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Not only is faith posited as a kind of lottery, but dialectics of the sacred and the profane, eternal and ephemeral, nature and custom (physis and nomos to Diogenes) are established within Cocote before the camera effectively rolls, laying the groundwork for de Los Santos Arias’ sensually syncretic vision.
December 20, 2017
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Deliriously mixing film stocks and tonal shifts, handheld footage of actual syncretic rituals anchor viewers in a reality that its protagonist desperately wants to bypass.
December 11, 2017
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Intuitively shot with little regard for aesthetic cohesion (which for sure will be off-putting to some), Cocote constantly shifts between different film stocks… and camera styles (360-degree pans, ultra-long takes), while scenes are one minute ethnographic documentary ritual recordings, and the next pure fiction acted by a mix of nonprofessionals and professionals dutifully trained by the director to act like nonprofessionals. Somehow, this all works swimmingly.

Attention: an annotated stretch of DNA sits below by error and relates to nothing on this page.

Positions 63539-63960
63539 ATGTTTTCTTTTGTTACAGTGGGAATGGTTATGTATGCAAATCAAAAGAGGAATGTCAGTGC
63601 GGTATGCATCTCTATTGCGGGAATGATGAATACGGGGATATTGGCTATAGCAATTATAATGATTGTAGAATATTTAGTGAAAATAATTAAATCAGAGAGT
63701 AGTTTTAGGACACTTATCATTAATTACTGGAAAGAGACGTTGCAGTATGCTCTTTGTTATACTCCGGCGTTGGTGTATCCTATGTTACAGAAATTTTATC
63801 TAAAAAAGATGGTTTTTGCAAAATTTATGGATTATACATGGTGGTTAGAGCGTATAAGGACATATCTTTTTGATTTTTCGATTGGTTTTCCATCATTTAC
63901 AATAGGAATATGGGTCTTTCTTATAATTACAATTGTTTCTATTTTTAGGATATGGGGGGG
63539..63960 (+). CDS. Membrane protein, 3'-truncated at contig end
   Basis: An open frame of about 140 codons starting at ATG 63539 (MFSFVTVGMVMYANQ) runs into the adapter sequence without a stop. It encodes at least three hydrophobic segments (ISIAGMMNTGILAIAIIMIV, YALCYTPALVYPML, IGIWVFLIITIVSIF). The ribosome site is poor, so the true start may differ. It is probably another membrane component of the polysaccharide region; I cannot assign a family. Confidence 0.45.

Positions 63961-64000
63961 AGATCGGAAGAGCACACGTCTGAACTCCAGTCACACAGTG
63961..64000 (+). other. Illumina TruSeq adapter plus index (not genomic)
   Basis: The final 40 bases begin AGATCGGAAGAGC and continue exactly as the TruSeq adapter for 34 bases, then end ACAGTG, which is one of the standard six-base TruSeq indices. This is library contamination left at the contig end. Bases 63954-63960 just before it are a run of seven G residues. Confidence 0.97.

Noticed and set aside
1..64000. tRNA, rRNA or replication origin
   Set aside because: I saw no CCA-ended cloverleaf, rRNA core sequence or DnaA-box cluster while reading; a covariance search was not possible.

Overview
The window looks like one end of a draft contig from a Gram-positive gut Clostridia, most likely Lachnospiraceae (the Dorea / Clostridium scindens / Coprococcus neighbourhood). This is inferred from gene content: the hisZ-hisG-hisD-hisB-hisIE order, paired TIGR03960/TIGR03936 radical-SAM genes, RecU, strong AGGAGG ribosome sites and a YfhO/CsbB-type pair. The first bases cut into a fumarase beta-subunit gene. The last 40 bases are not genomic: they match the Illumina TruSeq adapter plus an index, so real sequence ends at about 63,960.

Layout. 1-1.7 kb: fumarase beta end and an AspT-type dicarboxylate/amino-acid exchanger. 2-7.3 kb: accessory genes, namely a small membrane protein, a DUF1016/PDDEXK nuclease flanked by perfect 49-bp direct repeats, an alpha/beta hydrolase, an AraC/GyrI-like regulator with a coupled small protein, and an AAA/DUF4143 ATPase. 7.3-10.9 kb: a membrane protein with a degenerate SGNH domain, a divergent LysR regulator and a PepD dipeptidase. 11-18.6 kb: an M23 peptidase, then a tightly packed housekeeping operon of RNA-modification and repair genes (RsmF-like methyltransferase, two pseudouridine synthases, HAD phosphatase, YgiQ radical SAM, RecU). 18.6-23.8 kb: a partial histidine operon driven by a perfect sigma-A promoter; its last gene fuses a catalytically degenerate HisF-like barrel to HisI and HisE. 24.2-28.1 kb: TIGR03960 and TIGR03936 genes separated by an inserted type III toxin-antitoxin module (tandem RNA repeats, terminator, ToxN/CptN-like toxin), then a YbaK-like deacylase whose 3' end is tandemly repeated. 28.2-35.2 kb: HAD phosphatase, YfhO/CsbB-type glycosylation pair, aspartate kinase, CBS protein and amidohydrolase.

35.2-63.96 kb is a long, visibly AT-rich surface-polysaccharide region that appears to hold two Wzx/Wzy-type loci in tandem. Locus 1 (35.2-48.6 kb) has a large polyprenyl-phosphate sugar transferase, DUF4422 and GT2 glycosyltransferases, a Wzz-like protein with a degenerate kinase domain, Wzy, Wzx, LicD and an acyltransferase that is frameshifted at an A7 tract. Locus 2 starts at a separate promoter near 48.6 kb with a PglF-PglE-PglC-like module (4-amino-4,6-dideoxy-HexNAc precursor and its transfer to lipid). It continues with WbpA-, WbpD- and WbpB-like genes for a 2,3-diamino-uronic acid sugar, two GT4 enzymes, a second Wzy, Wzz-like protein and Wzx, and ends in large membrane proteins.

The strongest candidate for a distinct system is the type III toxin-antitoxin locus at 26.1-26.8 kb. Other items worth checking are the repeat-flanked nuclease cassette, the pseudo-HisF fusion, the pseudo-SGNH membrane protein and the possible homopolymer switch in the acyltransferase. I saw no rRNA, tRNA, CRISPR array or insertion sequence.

September 01, 2017
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De Los Santos Arias’ bold but never overly indulgent stylistic touches—mixing color and black-and-white film stocks, blending fictional scenarios with verité-like footage, and implementing a formally calibrated compositional strategy that never betrays the medium’s observational nature—lend Alberto’s inner conflict an apt aesthetic complement.